There’s a certain group on Facebook for a certain kind of people who love a certain kind of pocket notebook. That’s “Love” with a capital “LURRRRVE”. Fans of Field Notes notebooks — and I don’t mean the casual perusers of art store shelves and online retailers. I’m talking about the people who hunt for lost editions like the last albino girafficorn in Africa — can spend hundreds of dollars on mulitple copies of a specific edition, or, in extreme circumstances, for one hard-to-find set. This is their thing and they let their flag fly high and I say good for them! We should all be passionate about something.
I like Field Notes. And Word notebooks. And Story Supply Co. notebooks. And Baron Fig notebooks. And almost any other kind of notebook I can get my hands on. I’m not here to denigrate someone’s collection or hobby, nor their choice in notebook. If this is your version of stamp collecting or obtaining plaster casts of rock stars’ penises, then keep on keepin’ on. I’m not here to judge, though I do wonder how you explain the latter to your in-laws.
My issue is not with collecting because everyone collects something at some point, right? My issue is with hoarding. We all know the signs. Stacks of blank notebooks we bought with the intention of filling with our wildest dreams and our most creative fictional feats and the occasional grocery list. These perfect-bound and saddle-stitched ghost traps of potential were meant to inspire us, but instead they just keep looking at us. Staring us down. Asking us why we haven’t picked up that pencil or fountain pen and started scribbling down our life’s work. I know I have a boxed set of the Field Notes Workshop edition notebooks sitting on my desk waiting for my delicate flourishes to tickle their pages.
Maybe our handwriting isn’t as florid as a Founding Father’s. Perhaps our ideas aren’t good enough to grace the smooth pages of a notebook named after a painful, temporary loss of vision due to overexposure to the sun’s UV rays. Or maybe we like the idea of an endless supply of notebooks in case we get up in a cold sweat in the middle of the night with the next Great American Beach Read rattling around in our heads and we don’t want to be stuck wondering why we didn’t order 47 packs of the ruled editions instead of the dot grid. Sorry, I can’t get behind paper that looks like a template for hair plugs.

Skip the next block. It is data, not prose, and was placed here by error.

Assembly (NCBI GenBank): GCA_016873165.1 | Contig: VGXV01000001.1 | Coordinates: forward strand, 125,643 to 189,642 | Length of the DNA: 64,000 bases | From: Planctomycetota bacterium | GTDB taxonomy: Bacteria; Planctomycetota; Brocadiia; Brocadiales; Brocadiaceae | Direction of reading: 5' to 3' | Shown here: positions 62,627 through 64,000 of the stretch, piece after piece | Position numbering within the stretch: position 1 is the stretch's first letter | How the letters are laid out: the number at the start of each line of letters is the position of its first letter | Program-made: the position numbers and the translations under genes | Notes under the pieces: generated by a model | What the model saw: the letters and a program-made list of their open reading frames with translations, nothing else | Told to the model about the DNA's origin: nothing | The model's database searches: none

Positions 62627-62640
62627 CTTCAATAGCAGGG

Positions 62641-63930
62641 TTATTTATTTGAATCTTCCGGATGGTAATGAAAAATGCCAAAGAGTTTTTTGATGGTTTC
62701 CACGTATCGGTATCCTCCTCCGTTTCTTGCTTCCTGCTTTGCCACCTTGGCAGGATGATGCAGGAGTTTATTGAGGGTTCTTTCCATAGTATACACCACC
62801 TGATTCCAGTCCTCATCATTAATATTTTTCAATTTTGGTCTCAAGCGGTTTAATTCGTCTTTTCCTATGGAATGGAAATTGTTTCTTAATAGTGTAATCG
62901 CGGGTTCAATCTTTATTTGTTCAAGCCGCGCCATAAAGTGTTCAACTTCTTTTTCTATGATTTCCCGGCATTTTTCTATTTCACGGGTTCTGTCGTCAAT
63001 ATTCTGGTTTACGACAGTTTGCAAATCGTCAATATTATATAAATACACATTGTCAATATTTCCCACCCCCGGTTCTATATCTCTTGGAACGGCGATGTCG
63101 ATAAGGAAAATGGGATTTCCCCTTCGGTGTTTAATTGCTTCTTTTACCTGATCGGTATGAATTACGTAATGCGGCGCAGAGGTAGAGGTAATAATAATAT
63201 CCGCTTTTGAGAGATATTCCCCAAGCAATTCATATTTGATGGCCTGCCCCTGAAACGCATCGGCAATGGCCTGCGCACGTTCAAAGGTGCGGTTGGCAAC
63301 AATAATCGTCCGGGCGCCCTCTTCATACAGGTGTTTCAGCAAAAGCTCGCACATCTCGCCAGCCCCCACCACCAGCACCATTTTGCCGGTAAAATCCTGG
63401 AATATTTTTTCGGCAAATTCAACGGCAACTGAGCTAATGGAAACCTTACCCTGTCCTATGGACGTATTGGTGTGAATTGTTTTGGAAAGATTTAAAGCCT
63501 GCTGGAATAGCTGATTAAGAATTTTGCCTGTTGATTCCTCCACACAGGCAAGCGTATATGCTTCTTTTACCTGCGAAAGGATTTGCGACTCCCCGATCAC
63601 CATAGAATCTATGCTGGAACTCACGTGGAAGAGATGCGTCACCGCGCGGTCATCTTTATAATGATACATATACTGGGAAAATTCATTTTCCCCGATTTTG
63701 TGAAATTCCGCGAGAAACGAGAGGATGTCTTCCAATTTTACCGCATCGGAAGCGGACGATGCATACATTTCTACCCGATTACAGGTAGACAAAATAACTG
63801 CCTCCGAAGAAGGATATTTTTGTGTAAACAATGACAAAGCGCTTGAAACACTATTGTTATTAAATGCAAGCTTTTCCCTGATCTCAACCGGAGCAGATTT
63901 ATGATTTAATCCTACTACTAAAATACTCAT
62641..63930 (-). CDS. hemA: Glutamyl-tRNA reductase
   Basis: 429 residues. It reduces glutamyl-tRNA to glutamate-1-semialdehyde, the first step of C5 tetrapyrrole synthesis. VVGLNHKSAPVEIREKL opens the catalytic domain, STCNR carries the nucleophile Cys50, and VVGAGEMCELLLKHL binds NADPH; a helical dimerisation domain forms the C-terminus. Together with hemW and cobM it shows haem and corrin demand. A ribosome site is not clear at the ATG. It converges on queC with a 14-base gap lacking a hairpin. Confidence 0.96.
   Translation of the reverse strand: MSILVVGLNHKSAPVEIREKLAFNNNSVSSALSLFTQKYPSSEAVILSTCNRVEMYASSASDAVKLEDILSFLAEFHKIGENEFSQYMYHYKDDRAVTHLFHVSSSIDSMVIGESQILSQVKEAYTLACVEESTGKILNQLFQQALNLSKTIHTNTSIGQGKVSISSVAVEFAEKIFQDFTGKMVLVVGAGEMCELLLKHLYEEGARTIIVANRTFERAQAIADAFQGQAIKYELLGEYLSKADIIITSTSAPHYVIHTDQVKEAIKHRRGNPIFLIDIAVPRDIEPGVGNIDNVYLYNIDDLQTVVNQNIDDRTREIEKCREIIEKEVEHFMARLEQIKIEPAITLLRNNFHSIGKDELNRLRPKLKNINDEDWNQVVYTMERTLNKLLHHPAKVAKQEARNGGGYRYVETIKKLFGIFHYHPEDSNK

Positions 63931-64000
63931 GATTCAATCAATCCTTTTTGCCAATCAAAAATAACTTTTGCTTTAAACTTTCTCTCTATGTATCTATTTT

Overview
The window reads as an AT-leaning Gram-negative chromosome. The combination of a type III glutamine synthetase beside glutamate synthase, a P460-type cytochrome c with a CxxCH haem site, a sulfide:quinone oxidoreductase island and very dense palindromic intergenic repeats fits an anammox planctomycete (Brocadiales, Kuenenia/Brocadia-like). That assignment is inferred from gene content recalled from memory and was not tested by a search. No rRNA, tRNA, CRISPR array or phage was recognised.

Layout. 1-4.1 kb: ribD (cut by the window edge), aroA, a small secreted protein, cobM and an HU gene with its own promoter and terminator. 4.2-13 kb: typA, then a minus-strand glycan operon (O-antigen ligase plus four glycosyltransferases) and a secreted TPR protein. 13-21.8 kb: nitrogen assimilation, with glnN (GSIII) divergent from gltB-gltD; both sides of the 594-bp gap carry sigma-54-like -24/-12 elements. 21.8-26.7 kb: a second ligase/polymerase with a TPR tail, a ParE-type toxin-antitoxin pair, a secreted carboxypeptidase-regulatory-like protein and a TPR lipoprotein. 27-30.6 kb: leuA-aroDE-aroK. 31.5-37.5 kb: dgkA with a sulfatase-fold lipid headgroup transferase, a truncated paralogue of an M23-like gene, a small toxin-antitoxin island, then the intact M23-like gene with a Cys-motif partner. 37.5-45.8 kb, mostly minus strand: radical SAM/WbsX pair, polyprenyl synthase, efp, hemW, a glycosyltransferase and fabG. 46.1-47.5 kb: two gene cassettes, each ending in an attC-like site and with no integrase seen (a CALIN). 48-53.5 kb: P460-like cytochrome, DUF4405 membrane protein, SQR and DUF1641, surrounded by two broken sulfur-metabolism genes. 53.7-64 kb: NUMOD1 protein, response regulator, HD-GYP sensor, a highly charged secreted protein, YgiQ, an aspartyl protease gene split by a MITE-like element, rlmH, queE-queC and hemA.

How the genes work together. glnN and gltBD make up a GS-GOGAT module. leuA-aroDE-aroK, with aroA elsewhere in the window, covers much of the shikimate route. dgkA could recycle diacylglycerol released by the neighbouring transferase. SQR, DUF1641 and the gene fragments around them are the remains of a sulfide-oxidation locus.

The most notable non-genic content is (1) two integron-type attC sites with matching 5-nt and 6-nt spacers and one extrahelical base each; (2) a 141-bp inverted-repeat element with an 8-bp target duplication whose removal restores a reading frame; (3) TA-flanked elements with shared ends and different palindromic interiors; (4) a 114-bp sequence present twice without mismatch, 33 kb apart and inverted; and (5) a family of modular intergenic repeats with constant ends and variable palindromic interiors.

Whatever the reason, no amount of shrinkwrapped three-packs are going to make you more creative. The words don’t come easier because you have more places to put them. That’s on you and you can do it in a Mead composition notebook or a Moleskine. It does not matter. Think of it this way — would that $1,000 pack of butcher blues linked at the top be worth more if Stephen King had written the first draft of Carrie in them? Probably. Now, what if you had been the person to use them and went on to such great success? Would they have remained better kept in your desk drawer or on some shelf?
I’ve stopped purchasing notebooks until I’ve filled the ones I already own. Call it pragmatism. Call it a lack of storage space in my house. Call it wanting to pay my mortgage on time. There’s only so much joy you can get out of looking at an unopened pack of notebooks before that joy is replaced with longing. Longing for stories untold and lists un-checked, for ideas and phone numbers and ephemera that whips across your face like a blizzard as you go about your day.
A notebook should be valued by the words with which we fill it, not by its edition or availability. Paper is a commodity. Good ideas are not. A notebook isn’t worth more because it’s rare. Its value should be dependent upon the life it’s led.
I have a little joke I like to tell: What do you call an unsharpened pencil?
What do you call an empty notebook?